Sunday Essays: Open Closet

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Saturday, February 22, 2014

TWO hundred years of Spanish colonization, and what do you get? A religious and patriarchal society called the Philippines.

Wonder-child Charice Pempengco could even attest to this.

Charice was once the source of pride of the Philippines as she became an international star. She was known to be the little girl with a big voice. And there even came a time that she was almost everywhere. She was on Oprah’s show, on Ellen’s show, on top of the billboard charts, and she even starred on the hit television show Glee.

However, when she admitted that she was a lesbian, the whole game changed.

Many of her fans turned away from her, and even her own mother scorned her.

The Catholic Bishop’s Conference of the Philippines (CBCP) even issued a statement saying that Charice’s homosexuality was not yet terminal. As if to say that being a homosexual was like having a disease such as cancer.

This evidently showed how much the Catholic or Christian viewpoint influenced the society’s way of thinking.

That is why many of the people whose gender preference is neither boy nor girl, like Charice, prefer to be in their closets. Some only come out in a certain time with the certain people, while others don’t come out at all.

Many are afraid of what their family, friends, and church might think and do about if they come out.

However, when Pope Francis openly discussed his view on homosexuality many thought twice about their previous ideas on the issue.

“If a person is gay and seeks God and has goodwill, who am I to judge?” Pope Francis said in an interview in Brazil.

This shocked everyone especially fundamentalists and many Catholic communities such as in Africa which are strongly anti-homosexuality.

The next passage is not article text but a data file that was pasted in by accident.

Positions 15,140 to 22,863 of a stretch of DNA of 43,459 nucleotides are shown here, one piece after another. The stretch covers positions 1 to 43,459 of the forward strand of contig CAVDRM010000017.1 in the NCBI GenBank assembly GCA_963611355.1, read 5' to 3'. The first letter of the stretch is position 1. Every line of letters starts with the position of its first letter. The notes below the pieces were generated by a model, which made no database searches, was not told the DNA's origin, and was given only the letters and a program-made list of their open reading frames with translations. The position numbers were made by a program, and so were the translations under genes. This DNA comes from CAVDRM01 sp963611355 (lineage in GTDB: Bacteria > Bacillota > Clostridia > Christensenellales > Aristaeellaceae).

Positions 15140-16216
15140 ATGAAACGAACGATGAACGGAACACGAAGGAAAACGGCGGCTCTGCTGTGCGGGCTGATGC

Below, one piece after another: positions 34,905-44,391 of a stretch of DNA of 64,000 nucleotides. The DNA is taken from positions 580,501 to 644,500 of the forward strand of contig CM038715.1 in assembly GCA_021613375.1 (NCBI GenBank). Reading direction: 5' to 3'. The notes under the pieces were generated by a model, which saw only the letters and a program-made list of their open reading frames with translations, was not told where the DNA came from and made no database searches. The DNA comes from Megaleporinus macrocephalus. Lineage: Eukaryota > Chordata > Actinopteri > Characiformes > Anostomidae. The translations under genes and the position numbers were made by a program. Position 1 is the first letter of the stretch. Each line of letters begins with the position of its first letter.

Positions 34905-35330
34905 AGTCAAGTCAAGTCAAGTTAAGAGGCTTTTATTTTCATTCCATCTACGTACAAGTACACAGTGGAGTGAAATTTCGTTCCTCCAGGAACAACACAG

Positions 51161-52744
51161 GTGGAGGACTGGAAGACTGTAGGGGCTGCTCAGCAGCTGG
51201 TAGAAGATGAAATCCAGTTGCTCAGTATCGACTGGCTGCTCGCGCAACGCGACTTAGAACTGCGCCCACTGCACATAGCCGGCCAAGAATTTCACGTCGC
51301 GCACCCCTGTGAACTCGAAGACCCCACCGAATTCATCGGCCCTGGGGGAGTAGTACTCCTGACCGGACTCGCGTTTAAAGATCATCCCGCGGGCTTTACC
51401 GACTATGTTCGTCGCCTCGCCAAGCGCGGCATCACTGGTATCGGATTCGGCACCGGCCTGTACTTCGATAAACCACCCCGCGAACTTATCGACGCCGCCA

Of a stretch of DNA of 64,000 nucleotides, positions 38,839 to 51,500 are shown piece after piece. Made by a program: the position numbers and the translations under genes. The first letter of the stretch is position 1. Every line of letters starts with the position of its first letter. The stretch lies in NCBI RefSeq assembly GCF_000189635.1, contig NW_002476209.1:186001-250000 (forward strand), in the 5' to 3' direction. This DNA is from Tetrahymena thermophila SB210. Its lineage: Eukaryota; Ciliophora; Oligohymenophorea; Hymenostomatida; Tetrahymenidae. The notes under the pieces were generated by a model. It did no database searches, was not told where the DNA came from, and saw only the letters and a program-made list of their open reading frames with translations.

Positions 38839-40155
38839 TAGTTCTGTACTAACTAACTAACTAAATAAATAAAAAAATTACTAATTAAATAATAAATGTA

While this statement brought question to many, it also gave hope to the LGBT (Lesbians-Gays-Bisexuals-Transgenders) groups all over the world especially in a highly Catholic country like the Philippines.

On top of that, the Philippines has also recognized the Ang Ladlad Party as an official political party that represents the LGBT community in the Philippines.

Television shows have also created programs that put the LGBT community in the limelight such as GMA’s “My Husband’s Lover”, Eat Bulaga’s “Super Sireyna”, and Showtime’s “That’s My Tomboy”. There was also the song “Sirena” by Gloc9 that aimed to empower gays. Even one of the most popular and high-paid stars, Vice Ganda, is gay.

This only means that the Philippine society became more aware of the community.

With these shows, the society has seen them in a different light far from tradition and religion. And the LGBT community knows it.

“At least now they know we’re out there, that we dream of the same things, strive for the same ambitions, and feel the same feels. Who knows?” A.C Martin, a blogger and an admitted lesbian said.

Although it may still be a tall order for the Philippine society so fully accept the LGBT community, but surely it is taking big strides to get there.

With the advancements that the society and the Pope have initiated it is the good time for closet gays, lesbians, and bisexuals to come out and not take a full bashing like they would have two years back.

As for Charice, many international personalities like David Pomeranz and some local stars have already accepted and backed her up. With this, who knows? Maybe the Filipinos would welcome her with open arms also and shout to the whole world saying, “That’s our tomboy!” (Eanna Marie Fernandez)


Sunday Essays are articles written by students of Ateneo de Davao University for their journalism class.

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